Female, n (%) 27 (39.1) 11 (36.7) 0.81 
Disease duration, median [IQR] 1.8 [0.9–4.3] 2.9 [0.8–4.9] 0.48 
Z-score BMI, mean±SD −0.22±1.2 −0.81±1.16 0.01 
Z-score weight, mean±SD −0.26±1.19 −0.75±1.23 0.06 
Z-score height, median [IQR] −0.43 [−0.8 to 0.3] −0.45 [−0.9 to 0.27] 0.99 
Paris classification, disease location, n (%) 
 L1 26 (37.7) 9 (30) 0.53 
 L2 14 (20.3) 7 (23.3) 
 L3 26 (37.7) 14 (46.7) 
Disease location upper GI 
 L4a, n (%) 32 (46.4) 11 (36.7) 0.34 
 L4b, n (%) 3 (4.3) 1 (3.3) 
 L4a+b, n (%) 10 (14.5) 2 (6.7) 
 PCDAI, median [IQR] 0 [0–0] 0 [0–10] 0.005 
 PGA, normal, not at all ill, n (%) 63 (91.3) 18 (60) 0.001 
 CRP, mg/dL, median [IQR] 0.1 [0.05–0.39] 0.5 [0.18–1.4] <0.001 
 ESR, mm/h, median [IQR] 7.5 [2–15] 10 [5–22] 0.165 
 Albumin, g/dL, median [IQR] 4.5 [4.3–4.7] 4.2 [4–4.4] <0.001 
 FC, μg/g, median [IQR] 27 [12.4–78.5] 694 [422–1,520] <0.001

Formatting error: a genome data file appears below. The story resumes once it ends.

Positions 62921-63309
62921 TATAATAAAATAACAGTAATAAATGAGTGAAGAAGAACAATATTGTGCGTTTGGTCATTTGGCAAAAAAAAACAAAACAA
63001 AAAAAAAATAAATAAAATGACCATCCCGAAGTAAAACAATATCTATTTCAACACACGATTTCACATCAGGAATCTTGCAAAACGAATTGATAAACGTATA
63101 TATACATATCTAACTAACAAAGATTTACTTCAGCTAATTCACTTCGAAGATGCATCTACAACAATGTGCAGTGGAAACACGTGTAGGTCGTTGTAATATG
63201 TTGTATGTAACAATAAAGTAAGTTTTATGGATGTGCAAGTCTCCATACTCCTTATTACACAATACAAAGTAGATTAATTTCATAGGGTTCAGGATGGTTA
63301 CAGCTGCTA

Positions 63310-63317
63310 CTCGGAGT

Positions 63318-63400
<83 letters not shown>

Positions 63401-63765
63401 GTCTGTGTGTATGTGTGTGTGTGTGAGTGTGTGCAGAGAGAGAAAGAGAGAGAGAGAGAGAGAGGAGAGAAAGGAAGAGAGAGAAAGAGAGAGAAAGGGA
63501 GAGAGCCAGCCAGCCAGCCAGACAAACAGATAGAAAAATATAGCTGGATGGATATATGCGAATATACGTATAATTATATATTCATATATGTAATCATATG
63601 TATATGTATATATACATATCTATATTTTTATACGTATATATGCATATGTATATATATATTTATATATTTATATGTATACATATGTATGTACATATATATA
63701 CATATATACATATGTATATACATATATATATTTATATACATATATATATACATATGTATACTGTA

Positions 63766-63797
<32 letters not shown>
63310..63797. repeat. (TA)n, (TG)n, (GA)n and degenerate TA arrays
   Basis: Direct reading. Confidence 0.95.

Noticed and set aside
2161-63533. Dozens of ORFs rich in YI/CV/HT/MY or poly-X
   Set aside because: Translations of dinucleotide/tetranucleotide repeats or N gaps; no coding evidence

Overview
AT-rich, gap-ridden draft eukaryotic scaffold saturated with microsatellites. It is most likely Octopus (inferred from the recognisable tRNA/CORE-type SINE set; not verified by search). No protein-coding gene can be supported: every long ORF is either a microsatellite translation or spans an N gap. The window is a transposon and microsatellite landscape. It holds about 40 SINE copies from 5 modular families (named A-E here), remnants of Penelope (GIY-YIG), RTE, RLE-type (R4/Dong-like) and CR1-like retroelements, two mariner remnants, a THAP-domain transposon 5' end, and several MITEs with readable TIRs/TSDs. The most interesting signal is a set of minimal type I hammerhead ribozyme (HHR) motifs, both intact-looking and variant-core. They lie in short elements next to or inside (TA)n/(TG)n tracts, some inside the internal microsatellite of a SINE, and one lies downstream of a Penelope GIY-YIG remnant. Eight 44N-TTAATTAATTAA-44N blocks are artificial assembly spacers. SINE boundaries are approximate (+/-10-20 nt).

Mini Index, median [IQR] −2 [(−3)−0.5] 10 [8–14] <0.001 
Concomitant medications 
 Adalimumab, n (%) 37 (53.6) 17 (56.7) 0.21 
 Infliximab, n (%) 20 (29) 4 (13.3) 
 Ustekinumab, n (%) 1 (1.4) 2 (6.7) 
 Vedolizumab, n (%) 1 (1.4) 2 (6.7) 
 Total biologics, n (%) 59 (85.5) 25 (83.3) 0.78 
 Injection/infusion week, median [IQR] 77 [29–148] 76 [20–186] 0.85 
 Azathioprine, n (%) 5 (7.2) 1 (3.3) 0.21 
 Methotrexate, n (%) 4 (5.8) 4 (13.3) 
 Budesonide, n (%) 1 (1.4) 
VariableCalprotectin below 200 μg/g (n = 69)Calprotectin above 200 μg/g (n = 30)p value Val
Age, mean±SD, years 14.49±2.7 14.13±2.5 0.62 
Female, n (%) 27 (39.1) 11 (36.7) 0.81 
Disease duration, median [IQR] 1.8 [0.9–4.3] 2.9 [0.8–4.9] 0.48